“Purposeful, quality, directed, productive, excellent, goal-oriented” are words we like to describe summer when it is finished. Frustrating, unproductive, ho-hum, chaotic, wasted, disappointing–we prefer to avoid that kind of summer. You choose whether you float through June, July, and August or plan them. I believe that decision will dictate how you feel at the end of summer.

If you need any help with scheduling or chore planning this summer, I suggest Managers of Their Chores and Managers of Their Homes. Learn conversation skills with your children by reading Making Great Conversationalists and doing the projects. Read Sweet Journey and Sweet Relationships to grow in your walk with the Lord and your relationships with others.

Have a great, productive, no-regrets summer!

Trusting in Jesus,
Teri

Posted in: Mom's Corner

Great Healthy Bread

Regularly Steve and I are asked if we think parents should make their children have personal Bible time. Our simple response is, “Of course. Don’t you make your children eat healthy food?” Our goal is for our children to leave home with an ingrained habit of having daily, personal Bible time by their choice as adults. “It is written, Man shall not live by bread alone, but by every word that proceedeth out of the mouth of God” (Matthew 4:4).

We want to give them time in their schedules each day for it. We also desire to model it for them. We think we should express our joy and excitement over being in the Word, and teach them to grow spiritually through their nourishment from the Word.

When we say parents should require their children to have Bible time, they might reply, “But won’t that cause them not to like Bible reading and choose not to do it when they are adults?” Hopefully not. It hasn’t been the case with our children. Our goal in feeding our children healthy food when they are children is that they will develop a taste for the healthy food and choose it when they are making their own food decisions.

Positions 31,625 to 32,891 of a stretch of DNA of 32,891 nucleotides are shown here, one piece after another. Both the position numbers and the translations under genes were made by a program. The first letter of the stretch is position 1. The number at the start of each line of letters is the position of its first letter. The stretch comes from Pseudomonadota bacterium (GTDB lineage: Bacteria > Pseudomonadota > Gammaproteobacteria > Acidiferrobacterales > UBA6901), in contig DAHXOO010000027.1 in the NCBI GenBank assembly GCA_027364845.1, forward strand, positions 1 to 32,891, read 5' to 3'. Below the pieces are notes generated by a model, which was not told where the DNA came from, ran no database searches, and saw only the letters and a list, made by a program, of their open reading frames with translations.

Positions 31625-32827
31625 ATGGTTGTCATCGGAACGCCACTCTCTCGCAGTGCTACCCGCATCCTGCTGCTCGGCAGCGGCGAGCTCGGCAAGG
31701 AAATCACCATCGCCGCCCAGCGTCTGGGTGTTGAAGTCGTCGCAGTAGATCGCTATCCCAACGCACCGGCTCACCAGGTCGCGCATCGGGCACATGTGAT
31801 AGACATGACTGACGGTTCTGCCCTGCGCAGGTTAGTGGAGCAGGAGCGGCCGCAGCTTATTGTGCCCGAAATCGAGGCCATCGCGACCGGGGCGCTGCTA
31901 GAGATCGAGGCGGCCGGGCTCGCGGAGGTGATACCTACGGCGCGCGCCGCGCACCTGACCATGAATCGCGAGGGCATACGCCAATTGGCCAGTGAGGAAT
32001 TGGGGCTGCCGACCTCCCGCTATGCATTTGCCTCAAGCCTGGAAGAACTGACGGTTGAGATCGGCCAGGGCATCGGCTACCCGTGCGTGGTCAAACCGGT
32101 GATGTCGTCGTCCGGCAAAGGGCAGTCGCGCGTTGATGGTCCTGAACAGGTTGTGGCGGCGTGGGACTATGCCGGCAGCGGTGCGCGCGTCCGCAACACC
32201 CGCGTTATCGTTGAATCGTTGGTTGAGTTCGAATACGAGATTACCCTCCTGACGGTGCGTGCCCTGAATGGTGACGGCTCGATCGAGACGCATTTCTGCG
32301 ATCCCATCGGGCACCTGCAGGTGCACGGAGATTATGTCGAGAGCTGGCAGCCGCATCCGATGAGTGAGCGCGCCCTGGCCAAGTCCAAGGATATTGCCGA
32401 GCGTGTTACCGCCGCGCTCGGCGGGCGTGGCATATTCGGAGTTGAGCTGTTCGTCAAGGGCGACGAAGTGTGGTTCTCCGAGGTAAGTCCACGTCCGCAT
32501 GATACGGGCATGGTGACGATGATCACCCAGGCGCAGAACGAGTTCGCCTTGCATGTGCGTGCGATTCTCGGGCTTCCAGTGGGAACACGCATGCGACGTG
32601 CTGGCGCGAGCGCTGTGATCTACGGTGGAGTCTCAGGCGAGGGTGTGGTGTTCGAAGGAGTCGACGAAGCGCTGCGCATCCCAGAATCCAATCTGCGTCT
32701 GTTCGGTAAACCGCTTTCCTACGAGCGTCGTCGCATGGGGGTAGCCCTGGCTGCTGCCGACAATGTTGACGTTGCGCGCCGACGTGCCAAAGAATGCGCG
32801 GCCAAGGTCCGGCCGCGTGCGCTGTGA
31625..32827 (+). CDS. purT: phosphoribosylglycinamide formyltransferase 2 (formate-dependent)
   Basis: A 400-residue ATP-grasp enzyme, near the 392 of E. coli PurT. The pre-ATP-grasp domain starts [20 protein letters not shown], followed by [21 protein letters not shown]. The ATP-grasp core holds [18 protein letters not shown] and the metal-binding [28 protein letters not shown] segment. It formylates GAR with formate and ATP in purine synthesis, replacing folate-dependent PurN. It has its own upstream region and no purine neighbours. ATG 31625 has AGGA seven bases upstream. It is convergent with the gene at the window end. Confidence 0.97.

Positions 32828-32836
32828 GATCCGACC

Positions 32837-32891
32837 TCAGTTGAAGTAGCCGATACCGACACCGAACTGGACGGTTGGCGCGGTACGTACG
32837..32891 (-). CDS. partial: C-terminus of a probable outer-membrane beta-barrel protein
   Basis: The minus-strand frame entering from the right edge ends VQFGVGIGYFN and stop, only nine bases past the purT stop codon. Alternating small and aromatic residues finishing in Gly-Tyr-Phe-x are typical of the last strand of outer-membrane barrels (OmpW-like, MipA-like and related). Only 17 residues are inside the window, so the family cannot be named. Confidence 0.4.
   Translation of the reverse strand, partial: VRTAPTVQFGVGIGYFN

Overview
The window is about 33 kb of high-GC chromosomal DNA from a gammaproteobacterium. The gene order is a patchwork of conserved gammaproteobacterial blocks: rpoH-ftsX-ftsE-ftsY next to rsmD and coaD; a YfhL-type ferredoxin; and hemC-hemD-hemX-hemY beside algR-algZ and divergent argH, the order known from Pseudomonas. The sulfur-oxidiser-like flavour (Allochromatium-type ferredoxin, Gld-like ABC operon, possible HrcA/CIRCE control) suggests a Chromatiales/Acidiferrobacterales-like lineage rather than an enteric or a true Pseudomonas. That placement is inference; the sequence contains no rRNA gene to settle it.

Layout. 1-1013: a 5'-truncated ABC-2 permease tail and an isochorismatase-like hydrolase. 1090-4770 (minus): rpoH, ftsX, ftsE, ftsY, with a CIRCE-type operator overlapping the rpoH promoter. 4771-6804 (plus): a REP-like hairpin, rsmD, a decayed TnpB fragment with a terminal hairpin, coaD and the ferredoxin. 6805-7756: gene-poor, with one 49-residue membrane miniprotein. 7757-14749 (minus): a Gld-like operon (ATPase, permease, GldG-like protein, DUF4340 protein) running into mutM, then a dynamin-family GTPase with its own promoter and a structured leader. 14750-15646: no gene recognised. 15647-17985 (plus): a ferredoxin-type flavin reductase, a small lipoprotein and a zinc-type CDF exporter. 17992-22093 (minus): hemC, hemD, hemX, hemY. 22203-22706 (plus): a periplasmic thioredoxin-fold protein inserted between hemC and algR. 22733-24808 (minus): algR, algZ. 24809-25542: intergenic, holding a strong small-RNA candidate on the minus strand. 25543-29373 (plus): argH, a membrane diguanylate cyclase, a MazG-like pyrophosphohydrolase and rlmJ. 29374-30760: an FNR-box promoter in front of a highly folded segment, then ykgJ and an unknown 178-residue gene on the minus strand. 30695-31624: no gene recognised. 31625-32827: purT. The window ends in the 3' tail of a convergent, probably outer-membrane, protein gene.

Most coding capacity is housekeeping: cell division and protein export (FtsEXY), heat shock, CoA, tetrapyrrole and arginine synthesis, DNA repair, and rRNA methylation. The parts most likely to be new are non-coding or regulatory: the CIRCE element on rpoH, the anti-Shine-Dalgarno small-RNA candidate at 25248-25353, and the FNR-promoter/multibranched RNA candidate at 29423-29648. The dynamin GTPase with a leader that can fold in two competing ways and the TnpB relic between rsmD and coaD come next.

Since we know that healthy food isn’t as enticing to the taste buds as junk food, we will also be educating our children about the benefits of the healthy food versus unhealthy food. Similarly, we will be teaching our children how to have a Bible time where they are learning and growing spiritually and also sharing with them about those benefits. We will be talking to them and warning them of the pull of the flesh and how that will want to rob them of their spiritual nourishment.

In our home, we didn’t have to mandate daily Bible time. Instead we simply incorporated it into our schedule. It was what we did at the specified time. It was a positive part of our days, so much so, that our younger children were eager for the day when they could read on their own and then get up early enough for personal Bible time like Dad and Mom and their big brothers and sisters.

Fast forward, and we are delighted to see our three married children continue their habit of daily, personal Bible time. The benefits in their lives have drawn them to continue it now that they have families of their own. As a bonus, they are teaching their children (our grandchildren) to have personal, daily Bible time. It’s very exciting for us to see the power of the Word go from our lives to our children’s lives to our grandchildren’s lives.